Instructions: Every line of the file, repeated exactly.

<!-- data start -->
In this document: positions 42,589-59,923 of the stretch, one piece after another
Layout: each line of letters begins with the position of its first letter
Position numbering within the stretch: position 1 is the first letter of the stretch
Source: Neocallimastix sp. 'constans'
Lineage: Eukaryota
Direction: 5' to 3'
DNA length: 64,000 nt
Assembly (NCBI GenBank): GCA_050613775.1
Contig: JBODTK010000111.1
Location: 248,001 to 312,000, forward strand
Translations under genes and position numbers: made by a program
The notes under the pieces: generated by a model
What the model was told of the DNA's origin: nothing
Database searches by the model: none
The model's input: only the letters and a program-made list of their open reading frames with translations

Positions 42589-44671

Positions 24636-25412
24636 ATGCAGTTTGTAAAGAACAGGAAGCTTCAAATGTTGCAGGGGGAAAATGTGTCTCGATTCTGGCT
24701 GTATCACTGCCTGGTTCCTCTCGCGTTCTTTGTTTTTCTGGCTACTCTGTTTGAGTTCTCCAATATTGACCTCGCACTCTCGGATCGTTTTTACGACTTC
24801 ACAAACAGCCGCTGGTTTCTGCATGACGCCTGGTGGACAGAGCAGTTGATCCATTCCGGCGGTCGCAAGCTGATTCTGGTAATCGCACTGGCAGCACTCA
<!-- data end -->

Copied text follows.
In this document: positions 42,589-59,923 of the stretch, one piece after another
Layout: each line of letters begins with the position of its first letter
Position numbering within the stretch: position 1 is the first letter of the stretch
Source: Neocallimastix sp. 'constans'
Lineage: Eukaryota
Direction: 5' to 3'
DNA length: 64,000 nt
Assembly (NCBI GenBank): GCA_050613775.1
Contig: JBODTK010000111.1
Location: 248,001 to 312,000, forward strand
Translations under genes and position numbers: made by a program
The notes under the pieces: generated by a model
What the model was told of the DNA's origin: nothing
Database searches by the model: none
The model's input: only the letters and a program-made list of their open reading frames with translations

Positions 42589-44671

Positions 24636-25412
24636 ATGCAGTTTGTAAAGAACAGGAAGCTTCAAATGTTGCAGGGGGAAAATGTGTCTCGATTCTGGCT
24701 GTATCACTGCCTGGTTCCTCTCGCGTTCTTTGTTTTTCTGGCTACTCTGTTTGAGTTCTCCAATATTGACCTCGCACTCTCGGATCGTTTTTACGACTTC
24801 ACAAACAGCCGCTGGTTTCTGCATGACGCCTGGTGGACAGAGCAGTTGATCCATTCCGGCGGTCGCAAGCTGATTCTGGTAATCGCACTGGCAGCACTCA